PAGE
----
Like many people during the pandemic, we have been eating at home for well over a year – not hard duty for me, since my wife is a great and adventuresome cook.
She’s mostly cooking and eating vegetables these days, cutting back on meat and dairy to combat allergies. That’s great with me, since I’d rather eat vegetables than meat, generally.
I watched her prepare lunch today, noticing how many steps it takes to cook vegetables. (How astute on my part.)
While she cooked, I did some scut work around the kitchen – and had time to free-associate with each dish, and the memories attached to them.
1. Okra Past. Soft and fresh, mixed with crispy breadcrumbs doused with an almond-milk version yogurt, in olive oil. The sight of okra brought me back to a friend many years ago, who had a house in rural Appalachia. The kitchen faced south to a sunny patch where two different crops grew right outside the window, plenty of sun. One crop was not my department. The other was okra, which he cut from the vine without having to walk outside.
2. Walnuts Past. In another pan, my wife mixed walnut pieces with onions and mushrooms, sprinkled with natural sugar.
Why walnuts? She told me that on one of her child-care runs to Bangkok, she and colleagues would visit the outdoor markets and restaurants, in the relative cool of late evening. You could also purchase fish or meat, whatever vegetables you wanted, and a chef would toss it together in a wok, right in front of you.
She said another stall specialized in shelled walnuts in a sweet sauce. My guess is, from memory, she aced it.
3. Corn on the Cob Past. Nothing makes me happier about summer than the arrival of fresh Long Island corn. While I chomp away, I think back to hot summer evenings while our father was at work: Mom would take our large family to Cunningham Park (in Queens), a few blocks up the steep glacial hill. We would carry a dozen ears of corn, or maybe two dozen, and commandeer a vacant fireplace and bench in the shade, and start a fire, and fetch water and boil the corn.
My wife also has corn memories. On Sunday she nuked fresh corn in the microwave, but other times she twirls them over a flame, scorching them slightly, and sprinkling them with paprika.
An Indian friend taught her that here on Long Island, but my wife also ate corn during her 14 child-care trips to India. She has memories of meals in affluent homes as well as shacks in the slums, where people shared whatever they had.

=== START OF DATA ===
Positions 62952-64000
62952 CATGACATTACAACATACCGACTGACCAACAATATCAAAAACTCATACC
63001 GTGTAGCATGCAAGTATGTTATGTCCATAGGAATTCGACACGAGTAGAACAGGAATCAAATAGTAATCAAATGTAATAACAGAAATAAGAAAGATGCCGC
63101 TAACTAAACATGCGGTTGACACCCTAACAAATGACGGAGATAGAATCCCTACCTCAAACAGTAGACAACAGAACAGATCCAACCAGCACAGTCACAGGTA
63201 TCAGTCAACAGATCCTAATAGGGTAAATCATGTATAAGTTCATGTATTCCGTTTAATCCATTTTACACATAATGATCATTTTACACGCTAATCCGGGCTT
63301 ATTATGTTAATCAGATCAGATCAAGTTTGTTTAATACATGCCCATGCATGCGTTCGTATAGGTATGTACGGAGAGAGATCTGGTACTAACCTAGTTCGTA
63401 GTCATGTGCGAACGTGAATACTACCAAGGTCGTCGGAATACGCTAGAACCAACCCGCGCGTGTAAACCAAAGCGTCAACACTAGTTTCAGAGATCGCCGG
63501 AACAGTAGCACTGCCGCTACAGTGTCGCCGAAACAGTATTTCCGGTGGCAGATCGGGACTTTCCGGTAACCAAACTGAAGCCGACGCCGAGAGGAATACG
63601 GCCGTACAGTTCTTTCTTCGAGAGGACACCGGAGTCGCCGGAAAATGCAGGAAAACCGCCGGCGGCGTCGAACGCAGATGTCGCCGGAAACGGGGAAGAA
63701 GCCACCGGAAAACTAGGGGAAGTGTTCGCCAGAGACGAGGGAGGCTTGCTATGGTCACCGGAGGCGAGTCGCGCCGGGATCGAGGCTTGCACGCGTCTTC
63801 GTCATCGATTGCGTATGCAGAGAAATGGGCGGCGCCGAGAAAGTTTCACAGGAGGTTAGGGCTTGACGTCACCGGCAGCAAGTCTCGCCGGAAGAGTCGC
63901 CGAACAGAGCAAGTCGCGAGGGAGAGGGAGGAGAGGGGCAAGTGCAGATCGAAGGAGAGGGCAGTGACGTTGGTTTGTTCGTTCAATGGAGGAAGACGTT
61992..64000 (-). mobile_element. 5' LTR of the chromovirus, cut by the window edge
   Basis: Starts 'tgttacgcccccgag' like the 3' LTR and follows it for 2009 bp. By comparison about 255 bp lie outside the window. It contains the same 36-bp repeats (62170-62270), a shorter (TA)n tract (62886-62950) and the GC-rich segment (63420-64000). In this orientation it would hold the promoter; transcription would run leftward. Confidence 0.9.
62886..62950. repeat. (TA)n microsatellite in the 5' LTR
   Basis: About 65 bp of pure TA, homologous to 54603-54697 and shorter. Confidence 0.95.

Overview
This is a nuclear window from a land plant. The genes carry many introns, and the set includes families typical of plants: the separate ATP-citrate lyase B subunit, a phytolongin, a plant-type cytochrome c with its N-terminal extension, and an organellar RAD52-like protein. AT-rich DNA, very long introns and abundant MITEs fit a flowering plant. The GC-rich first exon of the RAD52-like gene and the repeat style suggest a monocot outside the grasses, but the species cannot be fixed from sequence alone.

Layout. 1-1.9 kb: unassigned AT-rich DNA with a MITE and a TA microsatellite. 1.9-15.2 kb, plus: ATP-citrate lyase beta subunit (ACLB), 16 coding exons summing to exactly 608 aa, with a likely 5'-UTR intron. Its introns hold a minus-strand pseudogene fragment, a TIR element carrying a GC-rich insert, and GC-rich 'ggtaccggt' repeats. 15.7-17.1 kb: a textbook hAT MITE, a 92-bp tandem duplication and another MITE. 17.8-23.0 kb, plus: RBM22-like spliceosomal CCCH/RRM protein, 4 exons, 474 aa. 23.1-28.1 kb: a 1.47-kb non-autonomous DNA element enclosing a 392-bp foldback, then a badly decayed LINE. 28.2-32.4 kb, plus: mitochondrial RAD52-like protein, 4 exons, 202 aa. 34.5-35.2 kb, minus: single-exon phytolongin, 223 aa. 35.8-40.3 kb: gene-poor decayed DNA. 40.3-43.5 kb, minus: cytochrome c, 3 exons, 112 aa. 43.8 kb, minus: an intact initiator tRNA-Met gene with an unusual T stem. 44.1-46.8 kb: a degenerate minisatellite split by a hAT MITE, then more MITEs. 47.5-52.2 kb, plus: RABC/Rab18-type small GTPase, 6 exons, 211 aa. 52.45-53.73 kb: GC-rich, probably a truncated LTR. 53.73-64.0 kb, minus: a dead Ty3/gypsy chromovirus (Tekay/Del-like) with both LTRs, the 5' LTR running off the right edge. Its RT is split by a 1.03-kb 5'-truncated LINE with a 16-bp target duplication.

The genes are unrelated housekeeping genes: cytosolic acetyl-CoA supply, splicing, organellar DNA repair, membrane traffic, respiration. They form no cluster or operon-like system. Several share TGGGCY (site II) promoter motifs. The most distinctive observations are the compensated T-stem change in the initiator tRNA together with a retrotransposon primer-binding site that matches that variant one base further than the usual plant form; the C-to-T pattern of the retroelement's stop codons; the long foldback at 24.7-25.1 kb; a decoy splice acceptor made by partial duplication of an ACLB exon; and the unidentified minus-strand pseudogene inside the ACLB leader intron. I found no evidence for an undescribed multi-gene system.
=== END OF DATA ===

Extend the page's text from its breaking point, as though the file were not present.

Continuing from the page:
(The Web says corn – maize – is mostly ground up for flour in India, but my wife set me straight: maize is also street food, strongly spiced, from stands in busy marketplaces – part of the life she came to love on her trips to Pune and Mumbai and other cities.
Food is more than vibrant tastes on our tongue; food can be a Proustian reminder of seasons past.
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Got any vivid memories of food in other places and times? Please share.
"The day after my 80th birthday, which overflowed with good wishes, surprises and Covid-safe celebrations, I awoke feeling fulfilled and thinking that whatever happens going forward, I’m OK with it. My life has been rewarding, my bucket list is empty, my family is thriving, and if everything ends tomorrow, so be it.
"Not that I expect to do anything to hasten my demise. I will continue to exercise regularly, eat healthfully and strive to minimize stress. But I’m also now taking stock of the many common hallmarks of aging and deciding what I need to reconsider."
--Jane E. Brody, my pal in the NYT newsroom, oh, a few years back, in the Personal Health column, Sept. 13, 2021.
"People have said to me, ‘You’re fully vaccinated. Why are you being so careful?’” said Dr. Robert M. Wachter, professor and chair of the department of medicine at the University of California, San Francisco. “I’m still in the camp of I don’t want to get Covid. I don’t want to get a breakthrough infection.”
---Tara Parker-Pope, The New York Times, Aug. 16, 2021.